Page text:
After a record-hot summer in the Northern Hemisphere, wildfires in California are not the only thing raging. Across the developed world, concerned citizens are pouring into the streets to lambaste feckless politicians for failing to protect the planet. At the same time, their neighbors inveigh against out-of-touch politicians for instituting environmental policies that fail to protect them.
Climate politics are tearing apart the West. In August 2018, a Swedish girl named Greta Thunberg started skipping school on Fridays to protest climate inaction. Students in other countries began to do the same, and a global phenomenon was born. This September saw “the biggest climate mobilisation in history,” according to organizers, as millions of people participated in a Global Climate Strike.
Last month, climate group Extinction Rebellion also launched a two-week International Rebellion to “occupy the centres of power and shut them down until governments act on the Climate and Ecological Emergency.” Protesters were arrested in cities from Amsterdam to London to New York for engaging in acts of civil disobedience such as shutting down streets.
More localized protests have complemented these global campaigns. For instance, Ende Gelände (End of Story) blockaded German coal facilities in June, and the Sunrise Movement staged sit-ins at the offices of US House Democratic leaders last December. However, the push for climate action has sparked a climate reaction.
Take France. It’s easy to forget, but the reason people donned yellow vests in the first place — before the movement developed into a broad display of discontent over inequality — was to protest a fuel-tax hike. The measure was part of President Emmanuel Macron’s program to “make our planet great again,” but all it did was make the French angry again. As one slogan put it, “Macron is concerned with the end of the world. We are concerned with the end of the month.”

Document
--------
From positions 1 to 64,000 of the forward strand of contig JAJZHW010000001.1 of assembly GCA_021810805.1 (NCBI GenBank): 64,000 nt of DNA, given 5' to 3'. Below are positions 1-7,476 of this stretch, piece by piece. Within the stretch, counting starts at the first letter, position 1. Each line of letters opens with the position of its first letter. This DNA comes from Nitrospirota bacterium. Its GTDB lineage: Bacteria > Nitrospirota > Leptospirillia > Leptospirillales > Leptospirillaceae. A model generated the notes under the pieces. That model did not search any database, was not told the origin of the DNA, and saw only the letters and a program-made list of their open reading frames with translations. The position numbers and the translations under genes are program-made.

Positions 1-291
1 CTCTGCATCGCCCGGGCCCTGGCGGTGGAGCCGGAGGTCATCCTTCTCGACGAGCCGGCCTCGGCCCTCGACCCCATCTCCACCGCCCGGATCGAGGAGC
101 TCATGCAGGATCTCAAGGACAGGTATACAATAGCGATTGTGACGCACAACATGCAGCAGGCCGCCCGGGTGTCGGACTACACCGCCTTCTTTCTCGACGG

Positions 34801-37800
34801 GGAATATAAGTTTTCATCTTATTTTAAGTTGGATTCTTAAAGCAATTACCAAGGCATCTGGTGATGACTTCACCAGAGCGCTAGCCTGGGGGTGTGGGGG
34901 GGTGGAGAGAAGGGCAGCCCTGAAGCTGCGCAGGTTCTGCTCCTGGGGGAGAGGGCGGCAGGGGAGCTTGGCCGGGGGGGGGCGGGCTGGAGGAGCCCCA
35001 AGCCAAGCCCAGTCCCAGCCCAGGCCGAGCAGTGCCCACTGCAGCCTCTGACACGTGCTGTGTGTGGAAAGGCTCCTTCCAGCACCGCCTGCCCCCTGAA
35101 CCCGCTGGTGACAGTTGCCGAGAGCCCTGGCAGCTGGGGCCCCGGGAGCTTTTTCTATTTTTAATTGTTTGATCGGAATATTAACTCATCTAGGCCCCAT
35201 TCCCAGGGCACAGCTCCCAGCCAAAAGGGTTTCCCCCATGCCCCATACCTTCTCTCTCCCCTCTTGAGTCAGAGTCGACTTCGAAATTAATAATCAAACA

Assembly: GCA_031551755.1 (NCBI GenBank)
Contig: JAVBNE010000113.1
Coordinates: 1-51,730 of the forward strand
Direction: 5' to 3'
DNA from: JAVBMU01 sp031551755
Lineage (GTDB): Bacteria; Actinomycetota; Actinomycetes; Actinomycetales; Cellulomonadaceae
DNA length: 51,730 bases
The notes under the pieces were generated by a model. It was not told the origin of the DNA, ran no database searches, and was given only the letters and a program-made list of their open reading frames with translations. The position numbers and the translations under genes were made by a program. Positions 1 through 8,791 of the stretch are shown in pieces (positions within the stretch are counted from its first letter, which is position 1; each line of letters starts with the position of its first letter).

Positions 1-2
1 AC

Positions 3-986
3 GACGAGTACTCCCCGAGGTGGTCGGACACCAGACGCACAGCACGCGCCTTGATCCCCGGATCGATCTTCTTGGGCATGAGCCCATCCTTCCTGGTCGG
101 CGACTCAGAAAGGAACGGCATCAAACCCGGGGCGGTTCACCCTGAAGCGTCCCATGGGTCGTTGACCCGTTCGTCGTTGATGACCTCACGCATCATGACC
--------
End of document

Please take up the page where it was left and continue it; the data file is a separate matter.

A similar sentiment has produced the Bensinupproret (Gasoline Uprising) in Thunberg’s own Sweden, where some demonstrators even wear yellow vests. “We are right now paying more in taxes than what the gasoline costs by itself… and that is completely unacceptable,” said Peder Blohm Bokenhielm, who leads the movement’s 600,000 Facebook members. “We are already one of the world’s best countries when it comes to environmental issues,” he noted, yet lawmakers seized with climate “hysteria” have chosen to “punish the general population” with burdensome taxes.
Far-right politicians in Finland, Germany and the Netherlands are singing that same tune as they ride a wave of voter fury. “Climate hysteria wrecks the Finnish economy and industry, and it destroys the fruits of decades of work by citizens,” said Finns Party chairman Jussi Halla-aho in an April video, days before pulling off a second-place finish in parliamentary elections.
Nonetheless, in an indication of how polarizing this issue is, the Green Party has enjoyed a surge in those same three countries, as well. It’s part of a larger European trend. In May’s European Parliament elections, the Green Party had its best performance ever, finishing third in France and second in Germany. Incoming European Commission President Ursula von der Leyen, from Germany’s center-right party, had to play defense. She placed climate policy at the top of her “agenda for Europe,” ahead of even economic policy.
“I want the European Green Deal to become Europe’s hallmark,” she explained. Von der Leyen faces an uphill battle, though. In June, Hungary, Poland, the Czech Republic and Estonia killed a net-zero emissions plan for the EU, even after it was watered down. No wonder The Economist has declared, “Environmentalism is emerging as Europe’s new culture war.”